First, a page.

Northland group heads north for 900-mile canoe adventure
Gear was spread all over Adam Maxwell’s tiny backyard in Duluth’s Hillside. Canoes. Nine bulging food packs. Tents. Fuel bottles. Hanks of rope. Map cases. Bear sirens. A solar battery charger.
Tuesday was gear shakedown day for Maxwell and five companions who plan to paddle and portage 900 miles across Canada this summer on a trip they’ve dubbed the 8 Rivers North Expedition.
They aren’t doing this for science or notoriety. They’re just young and want to paddle some wild country. If they can inspire young people to dream big and venture into the wilderness, so much the better.
UMD graduate Maxwell, 26, tried to explain the lure of such an expedition.
“It’s just the sense of wilderness that you don’t necessarily get without going farther north,” Maxwell said. “It’s so much more remote, a place where you can paddle for weeks without seeing anybody.”Three of the gang are or were University of Minnesota Duluth students. Three have worked summers at Voyageur Canoe Outfitters at the tip of the Gunflint Trail. A couple have worked at Wolf Ridge Environmental Learning Center near Finland.They’ll leave Duluth on Monday and drive to their put-in near Waterbury Lake, Saskatchewan. They’ll paddle a combination of eight rivers and interconnected lakes north and east for about 50 days to the hamlet of Whales Cove on Hudson Bay well north of Churchill, Manitoba. They’ll take a scheduled flight south to Churchill and ride the train back to Winnipeg.“This is the epitome of all that’s great in tripping,” said Kari Smerud of Finland.While three members of the group have big trips under their belts, this will be the first Far North expedition for Smerud, Tessa Olson of Finland and DePaul University student Alex Compton.“The Boundary Waters and Quetico (Provincial Park, Ontario) are great to do every year,” Smerud said, “but I’ve always thought of this as the Holy Grail.”Much the same is true for Olson, a naturalist and environmental educator at Wolf Ridge.“I fell in love with the wilderness in the Boundary Waters,” Olson said. “That became a gateway to the North and kind of an addiction.”Maxwell, UMD graduate Ryan Ritter and University of Minnesota grad Jake Bendel made an 1,870-mile canoe and kayak trip from Jasper, Alberta, to Churchill in 2012. Maxwell also made a 1,400-mile canoe trip from Grand Portage to Hudson Bay in 2011. They’ve had some polar bear encounters. They’ve paddled with beluga whales on Hudson Bay. On the 2012 trip, the three paddlers went 28 days without seeing another person.“It’s the ultimate sense of freedom to be able to move around and travel as you please without the distractions of everyday life,” Maxwell said. “There’s a sense of getting in this amazing, beautiful landscape and realizing you have it all to yourself.”Extended wilderness travel is not the thrill-seeking rush of paddling big rapids on rivers in more-populated areas where rescue is handy, he said.“Your behavior is not like adrenaline junkies running rapids,” Maxwell said. “We’re very cautious in all the risks we take. We have to be very aware of what’s potentially dangerous and completely remove yourself from it. You have to be really conscious, slow down and think about what you’re doing and why you’re doing it.”The crew’s members have had some strong role models and, in a few cases, college-level training in wilderness travel. They’ve thought about the value of extended and remote travel.“It pushes you toward perseverance and problem-solving,” Olson said. “It helps you develop character and grit.”“You remove all of the other distractions, and you see what you value and what’s important to you,” Smerud said.Maxwell researched the route, which includes some well-known and some less well-known rivers — the Waterfound, Fond du Lac, Chipman, Dubawnt, Nowleye, Kazan, Ferguson and Wilson. The route will take the paddlers from the boreal forest to the tundra, before ending with a 30-mile paddle along the tidal flats of Hudson Bay.A priority was finding a route that wouldn’t require expensive charter bush flights, Maxwell said. This route includes a drive-to start, a scheduled flight from Whales Cove to Churchill and the relatively inexpensive train trip from Churchill to Winnipeg. The group will sell or leave its canoes in Whales Cove.Still, such a trip isn’t cheap, about $2,500 per person, mainly for food and transportation costs, Maxwell said.The team saved money on the canoes’ spray covers, designed to keep waves from filling the canoes in rapids. Smerud’s mom sewed all of them.Smerud and Olson were checking out the canoes on Tuesday when Smerud noticed a short length of red nylon webbing tied under a gunwale. Something was written on it.“With love,” it said.It was signed by her dad, Peter Smerud.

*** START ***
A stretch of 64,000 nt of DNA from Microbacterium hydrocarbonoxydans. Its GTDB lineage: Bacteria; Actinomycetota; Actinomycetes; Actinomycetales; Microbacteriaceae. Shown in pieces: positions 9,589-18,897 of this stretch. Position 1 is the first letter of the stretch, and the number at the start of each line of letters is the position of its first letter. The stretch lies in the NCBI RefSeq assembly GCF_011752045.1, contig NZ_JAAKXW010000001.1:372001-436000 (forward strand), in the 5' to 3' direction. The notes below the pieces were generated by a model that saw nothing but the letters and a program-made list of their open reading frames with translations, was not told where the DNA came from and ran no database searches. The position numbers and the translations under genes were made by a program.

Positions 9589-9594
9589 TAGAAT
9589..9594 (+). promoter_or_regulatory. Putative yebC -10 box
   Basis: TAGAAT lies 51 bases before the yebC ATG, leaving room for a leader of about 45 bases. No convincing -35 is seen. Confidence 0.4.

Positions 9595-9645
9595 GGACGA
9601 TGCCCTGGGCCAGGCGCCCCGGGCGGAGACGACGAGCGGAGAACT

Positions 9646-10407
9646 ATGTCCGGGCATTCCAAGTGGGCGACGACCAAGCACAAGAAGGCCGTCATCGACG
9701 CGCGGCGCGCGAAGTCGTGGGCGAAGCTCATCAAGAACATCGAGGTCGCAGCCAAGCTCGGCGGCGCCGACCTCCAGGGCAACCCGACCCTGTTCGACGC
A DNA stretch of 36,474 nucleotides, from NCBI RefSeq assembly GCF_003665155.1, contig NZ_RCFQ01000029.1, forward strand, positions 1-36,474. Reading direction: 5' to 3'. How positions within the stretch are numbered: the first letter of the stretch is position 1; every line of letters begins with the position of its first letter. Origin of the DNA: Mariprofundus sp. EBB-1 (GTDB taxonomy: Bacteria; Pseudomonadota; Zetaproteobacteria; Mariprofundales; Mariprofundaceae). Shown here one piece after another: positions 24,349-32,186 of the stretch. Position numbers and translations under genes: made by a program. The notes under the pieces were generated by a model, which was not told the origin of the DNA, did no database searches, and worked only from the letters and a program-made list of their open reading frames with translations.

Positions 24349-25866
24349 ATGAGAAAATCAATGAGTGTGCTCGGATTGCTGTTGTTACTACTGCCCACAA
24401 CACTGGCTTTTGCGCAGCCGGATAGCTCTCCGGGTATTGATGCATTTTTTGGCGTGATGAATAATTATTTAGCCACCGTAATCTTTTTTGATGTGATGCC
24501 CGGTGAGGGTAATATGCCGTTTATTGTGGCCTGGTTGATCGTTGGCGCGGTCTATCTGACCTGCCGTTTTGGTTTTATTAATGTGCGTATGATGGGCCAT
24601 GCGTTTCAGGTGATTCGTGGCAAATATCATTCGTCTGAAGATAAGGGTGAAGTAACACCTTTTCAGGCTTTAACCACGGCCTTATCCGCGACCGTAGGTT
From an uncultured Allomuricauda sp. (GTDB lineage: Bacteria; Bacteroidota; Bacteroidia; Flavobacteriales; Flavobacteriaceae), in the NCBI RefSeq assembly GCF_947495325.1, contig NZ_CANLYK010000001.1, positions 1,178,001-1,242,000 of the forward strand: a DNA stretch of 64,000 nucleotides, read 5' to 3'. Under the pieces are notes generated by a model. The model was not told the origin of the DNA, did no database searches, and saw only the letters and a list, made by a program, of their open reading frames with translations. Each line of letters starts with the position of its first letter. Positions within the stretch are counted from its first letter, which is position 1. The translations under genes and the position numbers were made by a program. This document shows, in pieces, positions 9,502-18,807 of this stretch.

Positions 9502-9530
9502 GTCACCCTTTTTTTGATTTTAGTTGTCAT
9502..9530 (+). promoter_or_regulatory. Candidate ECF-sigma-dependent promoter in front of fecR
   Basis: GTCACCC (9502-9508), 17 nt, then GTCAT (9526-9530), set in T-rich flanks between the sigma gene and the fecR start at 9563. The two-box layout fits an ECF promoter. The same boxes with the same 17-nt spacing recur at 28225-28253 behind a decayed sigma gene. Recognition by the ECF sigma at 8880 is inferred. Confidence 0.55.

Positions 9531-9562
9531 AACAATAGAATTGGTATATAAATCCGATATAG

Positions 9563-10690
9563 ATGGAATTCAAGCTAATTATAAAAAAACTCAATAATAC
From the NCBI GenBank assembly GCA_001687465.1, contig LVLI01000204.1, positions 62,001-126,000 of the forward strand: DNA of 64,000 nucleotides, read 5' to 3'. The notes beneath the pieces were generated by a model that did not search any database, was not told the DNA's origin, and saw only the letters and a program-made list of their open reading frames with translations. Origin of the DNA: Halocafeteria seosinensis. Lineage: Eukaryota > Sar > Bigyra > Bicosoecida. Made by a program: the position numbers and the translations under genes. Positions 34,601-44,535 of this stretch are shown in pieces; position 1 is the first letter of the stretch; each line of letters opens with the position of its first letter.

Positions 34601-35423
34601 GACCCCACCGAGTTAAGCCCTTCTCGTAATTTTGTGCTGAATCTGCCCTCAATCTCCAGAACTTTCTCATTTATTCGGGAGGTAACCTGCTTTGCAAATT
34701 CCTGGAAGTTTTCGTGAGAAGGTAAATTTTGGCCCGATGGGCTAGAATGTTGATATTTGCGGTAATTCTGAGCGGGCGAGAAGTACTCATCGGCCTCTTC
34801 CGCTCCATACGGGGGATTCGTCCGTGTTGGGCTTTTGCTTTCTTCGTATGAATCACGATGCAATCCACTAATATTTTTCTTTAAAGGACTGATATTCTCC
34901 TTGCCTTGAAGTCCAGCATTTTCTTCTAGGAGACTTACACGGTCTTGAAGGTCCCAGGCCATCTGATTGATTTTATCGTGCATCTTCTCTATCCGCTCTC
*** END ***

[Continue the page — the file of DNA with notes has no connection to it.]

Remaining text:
For more information on the 8 Rivers North Expedition, go to the group’s website at http://sites.google.com/a/d.umn.edu/2014-expedition-to-the-arctic. Follow the expedition on the website. The team will send back updates on its position transmitted through a GPS tracking device.